Sunday, February 20, 2005

Defence - our common interests

Too often Canadians are misguided by the luxury of irresponsibility. The liberal delusions about international law and peace are easy to promote in a country where our liberty, should it ever be tested, will rest in the hands of the United States. We are, as Canadians, behaving like adolescent children. We want independance, the rights to form our own policy; yet, we are not prepared to responsibly enact the machinery to effectively assert it. This is very naive.

Currently, Canadian Defence expenditures account for about 7% of total federal government expenditures. On a per capita basis, Canadians spend less than $US 315 per person on our defence budget. By comparison, the the world's superpower to our south spends about $1,400 per capita on Defense, accounting for 18% of total federal government budgetary outlays. What do Americans get for their commitment to security? They are the world's greatest military power, their hegemony protecting liberty not just for Americans, but for the free world. Canada? We have a military incapable of meeting even the barest obligations of a sovereign nation. Our forces are minimal, their resources embarrassingly inadequate.

If ever there was a waste of taxpayer money, it would be for a defence that provides us no security. Surely, if we are resting on the good fortune of having U.S. self-interests protect us from national threats, then it would be worth asking in what ways we might amalgamate our military under a U.S. command. Efficiency goes beyond economic consideration: the integration of defence command and homeland security would improve our security immensely. And surely it would allow for even broader economic benefit by allowing for unrestricted border crossing between the United States and Canada. It would also allow Canadian military personel the opportunity to move into the 21st century with the U.S. military and its technological infrastructure. Canadians would be able to make military careers that make a difference in the world. More importantly, Canadians would be actively involved in their own security in a realistic way.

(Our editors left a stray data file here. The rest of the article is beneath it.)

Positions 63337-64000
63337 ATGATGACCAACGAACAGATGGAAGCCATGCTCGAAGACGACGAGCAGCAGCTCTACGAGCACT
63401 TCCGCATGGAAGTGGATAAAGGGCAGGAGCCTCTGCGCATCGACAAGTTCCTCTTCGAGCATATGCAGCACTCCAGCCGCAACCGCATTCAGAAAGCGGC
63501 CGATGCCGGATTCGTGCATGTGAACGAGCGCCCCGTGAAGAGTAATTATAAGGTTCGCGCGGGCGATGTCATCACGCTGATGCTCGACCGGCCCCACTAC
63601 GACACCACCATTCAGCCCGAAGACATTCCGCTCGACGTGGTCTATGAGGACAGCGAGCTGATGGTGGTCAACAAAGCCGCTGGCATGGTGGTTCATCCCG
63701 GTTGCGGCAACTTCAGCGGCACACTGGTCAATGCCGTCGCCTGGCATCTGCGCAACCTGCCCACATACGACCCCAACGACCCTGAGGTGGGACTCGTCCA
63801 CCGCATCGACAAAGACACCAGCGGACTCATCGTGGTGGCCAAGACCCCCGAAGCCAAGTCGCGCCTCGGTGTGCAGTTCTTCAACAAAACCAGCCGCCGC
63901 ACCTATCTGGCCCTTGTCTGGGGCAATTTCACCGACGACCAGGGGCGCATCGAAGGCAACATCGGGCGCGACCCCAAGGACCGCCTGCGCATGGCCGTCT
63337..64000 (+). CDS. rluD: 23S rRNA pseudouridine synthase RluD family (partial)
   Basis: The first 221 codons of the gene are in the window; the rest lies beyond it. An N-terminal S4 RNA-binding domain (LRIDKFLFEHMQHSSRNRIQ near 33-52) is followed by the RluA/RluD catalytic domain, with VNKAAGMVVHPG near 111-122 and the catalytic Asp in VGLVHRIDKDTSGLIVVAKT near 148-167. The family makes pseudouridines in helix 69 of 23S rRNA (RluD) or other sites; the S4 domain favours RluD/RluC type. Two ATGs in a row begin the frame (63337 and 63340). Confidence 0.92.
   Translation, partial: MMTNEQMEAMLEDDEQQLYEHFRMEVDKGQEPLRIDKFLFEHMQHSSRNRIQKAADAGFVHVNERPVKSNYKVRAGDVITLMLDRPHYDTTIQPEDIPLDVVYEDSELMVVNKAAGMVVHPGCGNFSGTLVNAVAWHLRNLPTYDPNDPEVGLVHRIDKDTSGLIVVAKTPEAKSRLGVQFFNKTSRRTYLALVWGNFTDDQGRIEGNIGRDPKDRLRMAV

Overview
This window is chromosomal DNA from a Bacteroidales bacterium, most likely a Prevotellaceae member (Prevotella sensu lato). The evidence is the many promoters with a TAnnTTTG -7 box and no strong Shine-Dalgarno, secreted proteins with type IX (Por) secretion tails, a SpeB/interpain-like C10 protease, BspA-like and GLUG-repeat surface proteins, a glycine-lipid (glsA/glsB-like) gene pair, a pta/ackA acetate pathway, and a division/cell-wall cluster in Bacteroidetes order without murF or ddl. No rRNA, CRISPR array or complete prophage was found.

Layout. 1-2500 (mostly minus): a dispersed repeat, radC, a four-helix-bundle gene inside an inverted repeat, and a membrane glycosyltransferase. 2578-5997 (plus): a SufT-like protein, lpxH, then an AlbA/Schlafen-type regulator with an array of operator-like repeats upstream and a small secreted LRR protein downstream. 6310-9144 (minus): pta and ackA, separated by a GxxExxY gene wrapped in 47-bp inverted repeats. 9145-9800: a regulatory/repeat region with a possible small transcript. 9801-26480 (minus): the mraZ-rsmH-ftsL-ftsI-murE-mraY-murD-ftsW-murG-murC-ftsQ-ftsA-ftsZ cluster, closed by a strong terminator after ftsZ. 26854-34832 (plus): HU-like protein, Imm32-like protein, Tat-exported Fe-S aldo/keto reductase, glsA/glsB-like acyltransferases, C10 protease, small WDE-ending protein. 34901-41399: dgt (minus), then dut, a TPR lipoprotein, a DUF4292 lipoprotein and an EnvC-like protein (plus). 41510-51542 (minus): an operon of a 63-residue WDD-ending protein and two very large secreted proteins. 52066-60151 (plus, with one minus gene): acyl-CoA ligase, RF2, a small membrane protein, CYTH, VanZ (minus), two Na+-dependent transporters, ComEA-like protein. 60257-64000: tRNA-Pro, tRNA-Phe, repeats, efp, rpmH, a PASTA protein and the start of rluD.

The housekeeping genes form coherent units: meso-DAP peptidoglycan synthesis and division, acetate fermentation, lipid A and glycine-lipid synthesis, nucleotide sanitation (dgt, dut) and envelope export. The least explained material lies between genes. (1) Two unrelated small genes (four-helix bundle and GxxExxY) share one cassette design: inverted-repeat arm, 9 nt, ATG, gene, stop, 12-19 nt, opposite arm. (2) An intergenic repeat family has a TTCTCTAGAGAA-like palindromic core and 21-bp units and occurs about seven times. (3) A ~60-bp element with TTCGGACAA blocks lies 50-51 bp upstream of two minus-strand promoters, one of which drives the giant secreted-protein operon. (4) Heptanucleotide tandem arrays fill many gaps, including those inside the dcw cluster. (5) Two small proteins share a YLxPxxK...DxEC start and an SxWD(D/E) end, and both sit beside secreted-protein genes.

The current U.S. initiative for a joint missile defence program should be an important starting point, but truly, it is imperative that Canadians look at the big picture. An amalgamation of defence interests with the United States should take on a formal structure. I would sooner our tax dollars for defence priorites be directed to a new joint command with the U.S. We currently spend about $12.4-billion dollars on defence...we could get a lot more for our money by dispensing with the nationalistic pride that continues to obstruct us from being responsible to ourselves and the international community.

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